“I think therefore I am.” Descartes declared thinking the ultimate reality, the only way to be sure of one’s existence. He located that thinking in the mind and believed it was immaterial, made of spirit, communicating with the physical body through the pineal gland at the top of the spine. Times have changed, and scientists now look for explanations of the experience of thinking in the billions of neurons in the brain with their trillions of electrical connections and chemical processes. Yet the location of thought remains firmly in the head. Challenging this, Riccardo Manzotti has suggested that our experience actually lies outside our bodies, one with the objects of our perception. He has extended this to dreams and hallucinations, treating them as cases of delayed and muddled perception. But surely thinking and, in particular, the internal monologue that most of us live with and call the self can’t be imagined as taking place anywhere but in the narrow confines of the skull…
Tim Parks: When one thinks of the richness of conscious life, that constant overlapping of thought and perception, the words that go back and forth in our minds, as we walk down the street, or close our eyes to sleep, it is very hard to see how it could be conceived as having a reality outside our bodies.
Riccardo Manzotti: We need to establish what we mean by a thought. Have you ever seen a thought, for example? Has any scientific instrument ever identified one? Can you build a thought detector? More particularly, do you really experience a thought, any thought, as separate and different from the object of that thought?
Parks: You obviously want me to answer no to all those questions. But I’m not sure about the last. I do have the impression that I experience thoughts and that what I experience is not identical with the thing I am thinking about…
Manzotti: In that case, the thought is very likely to be identical with the language in which it is framed. Basically, we have two options: either we think things directly, or we think words and sentences about things. I suggest we put language on hold for a moment and concentrate on thinking things and situations directly. When I think of, say, the Coliseum, what is my thought of the Coliseum if not the Coliseum itself?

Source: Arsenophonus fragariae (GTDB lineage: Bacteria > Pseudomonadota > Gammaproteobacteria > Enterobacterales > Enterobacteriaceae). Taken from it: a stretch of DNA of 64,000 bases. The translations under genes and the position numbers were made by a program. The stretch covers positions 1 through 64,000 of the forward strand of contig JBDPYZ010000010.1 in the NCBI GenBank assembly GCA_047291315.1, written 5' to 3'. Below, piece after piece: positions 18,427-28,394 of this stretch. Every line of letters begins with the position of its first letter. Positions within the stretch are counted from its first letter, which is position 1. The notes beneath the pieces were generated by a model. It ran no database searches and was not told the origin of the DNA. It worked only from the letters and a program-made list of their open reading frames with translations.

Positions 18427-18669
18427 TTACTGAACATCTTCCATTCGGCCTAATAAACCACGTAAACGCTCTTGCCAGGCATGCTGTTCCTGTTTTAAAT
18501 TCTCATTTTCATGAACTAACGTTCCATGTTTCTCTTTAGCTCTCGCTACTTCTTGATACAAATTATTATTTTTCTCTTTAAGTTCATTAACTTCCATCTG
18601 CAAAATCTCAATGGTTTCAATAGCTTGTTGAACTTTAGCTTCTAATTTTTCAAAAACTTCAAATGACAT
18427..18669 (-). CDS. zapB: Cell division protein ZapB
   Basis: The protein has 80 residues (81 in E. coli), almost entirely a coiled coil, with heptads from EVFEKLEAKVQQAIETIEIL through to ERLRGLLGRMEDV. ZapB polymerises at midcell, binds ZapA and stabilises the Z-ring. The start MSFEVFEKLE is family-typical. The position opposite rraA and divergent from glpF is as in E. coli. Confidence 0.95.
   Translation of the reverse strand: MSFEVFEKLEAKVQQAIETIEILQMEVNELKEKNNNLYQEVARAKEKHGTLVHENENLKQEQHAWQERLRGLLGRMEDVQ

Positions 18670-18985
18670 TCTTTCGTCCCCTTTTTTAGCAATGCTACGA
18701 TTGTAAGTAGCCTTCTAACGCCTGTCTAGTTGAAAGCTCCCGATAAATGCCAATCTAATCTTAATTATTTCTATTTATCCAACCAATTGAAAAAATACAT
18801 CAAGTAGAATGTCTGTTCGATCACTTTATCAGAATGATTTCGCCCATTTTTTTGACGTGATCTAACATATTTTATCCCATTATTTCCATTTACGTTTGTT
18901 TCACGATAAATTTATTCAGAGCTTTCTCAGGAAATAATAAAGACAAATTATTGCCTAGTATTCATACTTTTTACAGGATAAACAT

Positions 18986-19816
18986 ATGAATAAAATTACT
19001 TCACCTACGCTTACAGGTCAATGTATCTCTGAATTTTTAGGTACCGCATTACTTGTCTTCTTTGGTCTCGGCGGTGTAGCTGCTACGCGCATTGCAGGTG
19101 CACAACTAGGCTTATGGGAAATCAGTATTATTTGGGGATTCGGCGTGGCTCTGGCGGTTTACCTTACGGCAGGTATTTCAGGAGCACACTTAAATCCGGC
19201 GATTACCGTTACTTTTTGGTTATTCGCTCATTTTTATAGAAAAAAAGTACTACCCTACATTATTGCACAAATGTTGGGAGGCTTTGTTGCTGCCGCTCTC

Parks: You are going to try to include thoughts in the category of prolonged, deferred, or reshuffled perception, as you did with dreams and hallucinations. Some previous contact with the Coliseum, or with a photo or film of the Coliseum, or with something written about the Coliseum, continues to act on my body and I think the Coliseum.
Manzotti: Right. There is no such a thing as a thought that lies between your body and the Coliseum, or the photo you saw of it, or the article you read about it, no need for some sort of immaterial thinking magic to connect your actions with the external world. Simply, there is your body and there is the external thing your body has been in contact with. Of course, there’s also a lot of neural machinery that allows the world to produce effects through the body, but the experiences we call thoughts are no more, no less, than the external object as it affects the body.
Parks: It seems to me that you are constantly seeking to reduce what most people call mental life to a direct experience of the material world, yet, in order to do so, you yourself come out with complex and provocative formulations that can’t easily be brought back to any original contact with the world.
Manzotti: Let’s try an experiment. Think of something, right now. Anything.
Manzotti: Now describe the thought you’ve come up with.
Parks: Eggplant and parmesan pizza.
Manzotti: That’s not a thought. That’s what you thought about! I didn’t ask you to describe the object of your thought. I told you to think of something, then describe the thought, not the something.
Parks: Hmm. Pleasing. Mouth-watering. Steamy.
Manzotti: These are all adjectives that apply to the pizza or to the body’s reactions to the pizza. What you like to think of as the thought is simply the object.